That being said, I think these are my options:

    1) Purchase a longer barrel w/ receiver extension from the same time period and swap it out with the current barrel/extension. If so, will I likely need a gunsmith to do this? What are the chances that I get lucky and the new (used, but same time period) receiver extension fits perfectly onto my current receiver?

    2) Have the current 20" barrel threaded for a choke. This may be a silly question and probably makes my inexperience obvious, but I'm trying to learn something. Would it make practical sense to attach choke(s) to a barrel this short for hunting?

    3) Keep the Winchester as is and consider just buying another shotgun for hunting. This is the least attractive option to me, as I'd rather have few guns, each of which was versatile, than several guns each for a specific purpose.

    Thoughts? What are the factors that I haven't considered? Is there another practical option for me?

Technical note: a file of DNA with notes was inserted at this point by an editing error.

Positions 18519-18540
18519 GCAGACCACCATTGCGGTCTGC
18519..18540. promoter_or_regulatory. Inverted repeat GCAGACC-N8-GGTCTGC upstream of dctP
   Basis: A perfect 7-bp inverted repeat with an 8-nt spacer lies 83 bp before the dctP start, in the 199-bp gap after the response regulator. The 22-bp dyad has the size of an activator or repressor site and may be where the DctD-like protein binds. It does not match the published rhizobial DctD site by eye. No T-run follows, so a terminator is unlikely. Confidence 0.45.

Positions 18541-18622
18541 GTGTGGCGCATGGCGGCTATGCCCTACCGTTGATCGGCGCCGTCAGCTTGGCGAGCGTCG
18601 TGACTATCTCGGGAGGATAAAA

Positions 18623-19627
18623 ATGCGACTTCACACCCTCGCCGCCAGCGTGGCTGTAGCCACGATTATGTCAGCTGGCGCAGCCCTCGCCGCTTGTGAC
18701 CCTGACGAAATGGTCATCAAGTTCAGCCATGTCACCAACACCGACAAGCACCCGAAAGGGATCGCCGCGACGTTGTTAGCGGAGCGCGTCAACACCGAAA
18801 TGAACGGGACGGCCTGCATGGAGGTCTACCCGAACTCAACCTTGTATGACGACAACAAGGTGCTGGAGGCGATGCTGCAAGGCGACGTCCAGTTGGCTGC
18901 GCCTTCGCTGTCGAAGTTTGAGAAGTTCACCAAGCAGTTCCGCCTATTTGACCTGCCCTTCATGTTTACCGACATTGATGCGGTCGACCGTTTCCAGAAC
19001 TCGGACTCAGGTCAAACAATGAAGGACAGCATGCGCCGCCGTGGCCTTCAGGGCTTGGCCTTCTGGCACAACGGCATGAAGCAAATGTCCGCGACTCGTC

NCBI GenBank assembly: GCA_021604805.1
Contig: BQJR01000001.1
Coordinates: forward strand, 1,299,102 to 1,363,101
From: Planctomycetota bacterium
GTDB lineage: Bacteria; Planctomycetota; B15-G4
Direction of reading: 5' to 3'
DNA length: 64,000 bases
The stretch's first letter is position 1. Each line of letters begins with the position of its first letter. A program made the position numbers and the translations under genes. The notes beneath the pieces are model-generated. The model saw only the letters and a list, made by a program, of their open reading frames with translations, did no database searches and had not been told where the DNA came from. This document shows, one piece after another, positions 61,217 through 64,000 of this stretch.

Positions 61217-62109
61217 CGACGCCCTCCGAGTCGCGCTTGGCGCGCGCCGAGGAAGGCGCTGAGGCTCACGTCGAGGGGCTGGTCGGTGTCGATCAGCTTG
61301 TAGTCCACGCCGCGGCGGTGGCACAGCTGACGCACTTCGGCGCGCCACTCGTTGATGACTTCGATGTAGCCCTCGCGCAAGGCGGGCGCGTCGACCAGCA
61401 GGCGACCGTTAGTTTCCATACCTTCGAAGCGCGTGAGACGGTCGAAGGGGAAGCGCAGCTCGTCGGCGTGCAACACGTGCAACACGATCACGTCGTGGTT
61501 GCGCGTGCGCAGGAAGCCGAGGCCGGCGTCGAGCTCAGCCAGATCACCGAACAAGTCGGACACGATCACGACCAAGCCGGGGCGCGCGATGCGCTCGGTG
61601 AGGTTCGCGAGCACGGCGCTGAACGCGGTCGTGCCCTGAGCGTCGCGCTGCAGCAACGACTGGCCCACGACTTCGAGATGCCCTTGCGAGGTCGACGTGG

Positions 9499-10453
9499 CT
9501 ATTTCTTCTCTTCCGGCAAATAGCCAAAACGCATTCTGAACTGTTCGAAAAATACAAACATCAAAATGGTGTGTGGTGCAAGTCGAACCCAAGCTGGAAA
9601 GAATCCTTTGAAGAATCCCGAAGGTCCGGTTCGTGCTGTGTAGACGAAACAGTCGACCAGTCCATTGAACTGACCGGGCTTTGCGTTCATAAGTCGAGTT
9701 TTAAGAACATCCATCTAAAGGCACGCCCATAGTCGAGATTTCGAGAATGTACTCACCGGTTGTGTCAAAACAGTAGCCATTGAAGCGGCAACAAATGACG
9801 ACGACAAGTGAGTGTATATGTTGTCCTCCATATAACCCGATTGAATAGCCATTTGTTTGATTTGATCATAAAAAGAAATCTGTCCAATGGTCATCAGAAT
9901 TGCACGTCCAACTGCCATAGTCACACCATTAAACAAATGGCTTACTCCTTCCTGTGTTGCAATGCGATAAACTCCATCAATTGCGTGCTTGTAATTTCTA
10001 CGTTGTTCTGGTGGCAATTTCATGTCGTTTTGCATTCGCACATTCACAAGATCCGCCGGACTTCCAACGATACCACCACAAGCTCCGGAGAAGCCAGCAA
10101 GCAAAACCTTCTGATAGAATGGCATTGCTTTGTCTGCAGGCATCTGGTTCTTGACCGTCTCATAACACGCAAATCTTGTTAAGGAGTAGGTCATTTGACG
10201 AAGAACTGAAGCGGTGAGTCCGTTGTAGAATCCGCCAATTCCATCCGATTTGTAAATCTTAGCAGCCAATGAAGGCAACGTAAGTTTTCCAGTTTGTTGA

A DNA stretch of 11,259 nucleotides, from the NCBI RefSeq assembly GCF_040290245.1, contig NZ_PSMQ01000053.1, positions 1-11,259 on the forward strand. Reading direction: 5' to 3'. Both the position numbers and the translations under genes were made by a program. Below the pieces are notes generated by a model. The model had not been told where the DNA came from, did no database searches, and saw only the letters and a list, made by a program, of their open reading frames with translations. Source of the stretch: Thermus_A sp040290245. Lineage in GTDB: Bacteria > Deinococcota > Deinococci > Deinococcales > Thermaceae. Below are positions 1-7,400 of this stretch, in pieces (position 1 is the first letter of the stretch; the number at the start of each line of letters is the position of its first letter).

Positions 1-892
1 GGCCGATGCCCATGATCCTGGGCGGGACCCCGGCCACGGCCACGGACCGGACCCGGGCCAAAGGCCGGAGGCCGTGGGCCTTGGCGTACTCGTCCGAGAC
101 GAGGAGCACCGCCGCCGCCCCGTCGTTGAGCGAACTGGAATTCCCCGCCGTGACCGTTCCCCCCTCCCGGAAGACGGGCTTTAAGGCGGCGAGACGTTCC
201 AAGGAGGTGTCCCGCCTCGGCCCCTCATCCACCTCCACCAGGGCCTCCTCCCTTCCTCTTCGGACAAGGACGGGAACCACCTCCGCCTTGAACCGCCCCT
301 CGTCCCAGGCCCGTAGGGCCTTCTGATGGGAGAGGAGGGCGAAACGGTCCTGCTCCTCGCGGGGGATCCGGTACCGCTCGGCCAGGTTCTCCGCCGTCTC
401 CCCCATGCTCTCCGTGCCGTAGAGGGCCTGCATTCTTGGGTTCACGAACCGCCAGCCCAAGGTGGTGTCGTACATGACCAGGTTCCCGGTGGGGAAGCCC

Thanks in advance..
     
  2. Crawdad1

    Crawdad1 Member

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  3. handsonaudio

    handsonaudio Member

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    Thank you for the reply. I actually ran across that forum thread earlier today. It looked like the OP was asking about fitting a barrel to the receiver extension vice fitting a different receiver extension to the receiver, though there's some advice pertaining to all of it.

    In my case, I would be looking to (potentially) buy another barrel already installed in a receiver extension, and then trying to match the whole barrel/receiver extension assembly to my receiver. I hope I'm using the correct terminology. I do not want to remove a barrel from the extension, either a replacement or my current one.